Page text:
Come aboard my time machine. We’re going a hundred years into the future where we will find America a different color. Because of immigration, of vastly divergent reproductive intentions, and of whites emigrating abroad, our country for the first time sees whites a distinct minority, vastly different from 2015, when blacks constitute 12.5 percent of U.S. population and Latinos 13. Asians will make up perhaps 10 percent, about twice today’s rate. What does it feel like to be a minority?
It’s circular, so we can start anywhere. Let’s take jobs. Nothing is worthwhile if one does not have a job. Being white will no longer be an advantage since it is no longer whites who are doing the hiring. So there will be much more white unemployment than there is now. Black unemployment generally is twice that of Caucasian, so imagine the reversal. Joblessness reduces one to the dole — and sometimes to crime since one’s children have to be fed whether the family has job income or not. In families blessed with work, food is available, as is housing, whether owned or rented, and transportation. But without wages, white homelessness will be much worse than in the 21st century. The 22nd century will see the ingenuity of the poor come to white neighborhoods, some of which will be ghettos. Families will team up with other families, sharing living quarters, with all the practical difficulties that brings. Others will resort to the scam of moving out during the night when the rent is due.
The circular merry-go-round continues to education. Public education will still be available, but with the lopsidedness of poorer education available for the white minority. Teachers will be discouraged from teaching in the ghetto partially because the social disorders of the ghetto will manifest themselves there in the classroom. Since marital discord is more prevalent where householders have to argue about money, children in school will reflect in their speech and behavior home friction. Alcohol and other drug abuse is more common since people resort to the anesthesia these provide, even if it is short lived. Since children copy grown-ups, school officials are not surprised at substance abuse among children of all ages. Imprisonment, desertion and divorce are much more common among the poor, so whites will experience these and other social disorders in bigger numbers than in 2015.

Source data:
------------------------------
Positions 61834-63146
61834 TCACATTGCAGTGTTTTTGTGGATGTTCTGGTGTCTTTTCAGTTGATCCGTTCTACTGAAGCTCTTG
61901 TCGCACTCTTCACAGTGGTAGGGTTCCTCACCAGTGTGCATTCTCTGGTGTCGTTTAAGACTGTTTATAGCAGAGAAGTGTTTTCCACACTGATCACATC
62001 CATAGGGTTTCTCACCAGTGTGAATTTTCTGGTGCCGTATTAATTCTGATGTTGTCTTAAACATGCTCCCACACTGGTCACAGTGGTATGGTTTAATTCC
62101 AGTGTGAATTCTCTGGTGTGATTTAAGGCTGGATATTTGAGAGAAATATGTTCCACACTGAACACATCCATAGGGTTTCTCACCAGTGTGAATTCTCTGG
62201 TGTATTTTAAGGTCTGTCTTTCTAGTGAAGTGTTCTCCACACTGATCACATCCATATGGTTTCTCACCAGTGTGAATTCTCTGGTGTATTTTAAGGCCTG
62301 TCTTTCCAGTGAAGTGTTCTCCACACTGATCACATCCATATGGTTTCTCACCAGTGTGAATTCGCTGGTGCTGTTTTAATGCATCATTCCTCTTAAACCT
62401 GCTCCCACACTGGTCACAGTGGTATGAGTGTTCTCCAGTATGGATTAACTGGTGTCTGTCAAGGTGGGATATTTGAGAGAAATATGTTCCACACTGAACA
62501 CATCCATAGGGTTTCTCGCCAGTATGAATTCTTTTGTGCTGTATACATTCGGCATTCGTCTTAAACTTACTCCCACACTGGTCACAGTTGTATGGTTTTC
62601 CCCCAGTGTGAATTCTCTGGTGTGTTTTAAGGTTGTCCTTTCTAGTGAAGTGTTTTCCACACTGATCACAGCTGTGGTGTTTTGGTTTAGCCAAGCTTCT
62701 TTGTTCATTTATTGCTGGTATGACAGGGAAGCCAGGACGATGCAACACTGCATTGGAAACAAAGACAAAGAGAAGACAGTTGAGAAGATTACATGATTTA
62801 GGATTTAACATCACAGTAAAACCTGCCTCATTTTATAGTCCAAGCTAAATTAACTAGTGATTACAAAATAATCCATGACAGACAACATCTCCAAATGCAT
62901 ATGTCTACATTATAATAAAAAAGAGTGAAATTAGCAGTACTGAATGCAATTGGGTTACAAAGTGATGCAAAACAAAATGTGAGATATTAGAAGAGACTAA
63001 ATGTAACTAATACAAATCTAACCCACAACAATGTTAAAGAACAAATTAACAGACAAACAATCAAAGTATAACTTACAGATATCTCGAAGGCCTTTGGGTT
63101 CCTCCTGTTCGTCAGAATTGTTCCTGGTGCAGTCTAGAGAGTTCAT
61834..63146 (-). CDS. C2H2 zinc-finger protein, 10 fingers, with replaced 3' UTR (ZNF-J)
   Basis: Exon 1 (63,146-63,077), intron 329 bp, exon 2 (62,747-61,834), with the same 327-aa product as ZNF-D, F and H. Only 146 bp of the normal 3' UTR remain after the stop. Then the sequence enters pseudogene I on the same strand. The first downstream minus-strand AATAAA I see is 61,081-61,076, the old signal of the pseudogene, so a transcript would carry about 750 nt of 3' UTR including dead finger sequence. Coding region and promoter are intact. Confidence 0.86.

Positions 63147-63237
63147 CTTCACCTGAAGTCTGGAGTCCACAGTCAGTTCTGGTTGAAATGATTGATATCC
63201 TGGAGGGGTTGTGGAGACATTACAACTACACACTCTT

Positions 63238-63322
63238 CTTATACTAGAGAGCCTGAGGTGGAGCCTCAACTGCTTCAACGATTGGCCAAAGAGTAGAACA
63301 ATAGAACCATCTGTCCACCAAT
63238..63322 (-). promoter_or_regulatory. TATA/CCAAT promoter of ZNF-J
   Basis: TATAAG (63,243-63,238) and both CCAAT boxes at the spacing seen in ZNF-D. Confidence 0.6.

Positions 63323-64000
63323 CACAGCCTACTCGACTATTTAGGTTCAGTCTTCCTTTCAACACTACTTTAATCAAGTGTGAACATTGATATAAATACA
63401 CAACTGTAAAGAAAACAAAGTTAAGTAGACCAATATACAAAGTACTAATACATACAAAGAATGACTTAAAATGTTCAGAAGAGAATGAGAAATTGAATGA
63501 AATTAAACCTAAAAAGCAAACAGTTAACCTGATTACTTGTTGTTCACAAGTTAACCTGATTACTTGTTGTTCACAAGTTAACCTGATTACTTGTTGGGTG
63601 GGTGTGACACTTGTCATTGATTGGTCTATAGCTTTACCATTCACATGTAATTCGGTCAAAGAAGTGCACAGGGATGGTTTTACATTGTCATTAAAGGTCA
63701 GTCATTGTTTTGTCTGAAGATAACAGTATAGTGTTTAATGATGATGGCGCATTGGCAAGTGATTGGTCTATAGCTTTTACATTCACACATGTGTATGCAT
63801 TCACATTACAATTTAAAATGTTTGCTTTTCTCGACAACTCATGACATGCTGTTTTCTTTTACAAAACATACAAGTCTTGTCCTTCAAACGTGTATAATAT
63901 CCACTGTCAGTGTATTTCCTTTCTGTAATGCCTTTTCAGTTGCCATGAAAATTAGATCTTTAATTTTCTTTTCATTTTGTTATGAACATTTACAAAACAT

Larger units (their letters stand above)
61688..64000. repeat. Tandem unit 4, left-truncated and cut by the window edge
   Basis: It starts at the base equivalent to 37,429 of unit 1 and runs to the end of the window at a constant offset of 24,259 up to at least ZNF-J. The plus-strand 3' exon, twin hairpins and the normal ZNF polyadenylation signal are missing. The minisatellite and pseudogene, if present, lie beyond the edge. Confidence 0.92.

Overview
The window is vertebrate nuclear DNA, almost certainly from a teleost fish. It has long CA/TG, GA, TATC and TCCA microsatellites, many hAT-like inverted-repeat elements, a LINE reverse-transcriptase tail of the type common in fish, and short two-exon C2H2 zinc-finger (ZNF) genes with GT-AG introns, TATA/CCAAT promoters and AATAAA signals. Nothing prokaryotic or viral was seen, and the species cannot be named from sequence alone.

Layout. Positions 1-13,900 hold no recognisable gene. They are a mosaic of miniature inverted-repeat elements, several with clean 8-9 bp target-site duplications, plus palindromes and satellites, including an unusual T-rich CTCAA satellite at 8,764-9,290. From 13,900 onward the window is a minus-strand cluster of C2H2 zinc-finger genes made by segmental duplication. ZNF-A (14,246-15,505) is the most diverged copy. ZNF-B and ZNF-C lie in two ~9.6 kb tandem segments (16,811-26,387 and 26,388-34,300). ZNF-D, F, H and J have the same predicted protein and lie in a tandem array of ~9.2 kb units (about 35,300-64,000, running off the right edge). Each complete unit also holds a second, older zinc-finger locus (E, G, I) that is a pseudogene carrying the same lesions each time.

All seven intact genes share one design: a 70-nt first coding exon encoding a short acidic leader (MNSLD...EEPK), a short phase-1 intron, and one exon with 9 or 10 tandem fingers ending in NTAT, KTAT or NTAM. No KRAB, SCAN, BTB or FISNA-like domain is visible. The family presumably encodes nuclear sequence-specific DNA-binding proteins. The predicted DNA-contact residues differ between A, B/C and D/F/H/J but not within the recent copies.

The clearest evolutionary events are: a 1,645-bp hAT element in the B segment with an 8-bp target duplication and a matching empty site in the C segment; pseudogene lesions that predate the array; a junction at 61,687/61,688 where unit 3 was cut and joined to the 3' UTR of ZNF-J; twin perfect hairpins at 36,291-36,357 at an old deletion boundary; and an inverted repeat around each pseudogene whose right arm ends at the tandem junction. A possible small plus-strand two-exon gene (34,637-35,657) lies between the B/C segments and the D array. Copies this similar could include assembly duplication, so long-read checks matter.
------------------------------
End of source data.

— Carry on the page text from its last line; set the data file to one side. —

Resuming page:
Moving ahead on the great mandala, we encounter transportation. If there is no adequate ride to work or the store or the other vital places away from home, whites will discover the time-consuming burden of transferring from one bus to another. True, some whites do this now, but with nowhere near the frequency with which blacks and Latinos and other current minorities do.
Universal medical coverage rounds out the five essential needs of any person hoping to live with dignity. Again, they are job, home, transportation, education and medical insurance. Perhaps the Affordable Care Act will be operative and as dependable as is Social Security in 2015. But some of the same ideologues who oppose Obamacare opposed Social Security, and for the same reason: socialism, the dreaded –ism that allows sluggards to game the system, getting something from the government without having worked for it.
If Baltimore or Ferguson or dozens of other places riot and wreck, it is because minorities are forced to live without some or all of the five basic human needs. White majorities don’t understand the America of white privilege. Being white affords a leg up starting at conception, and many whites blithely assume it is meritocracy at work, the myth that those who have deserve to have. They think they earned it. When the racial reversal comes, and perhaps sooner than a century from now, will whites rue what their ancestors foisted upon them? I doubt it since many of the western and central European minorities who had to fight and claw for acceptance in 20th century America seldom seemed to realize they should turn and offer this break to blacks, Latinos and other current minorities. But we have the curse of American greed weighing us down, imagining there is not enough material goods to go around.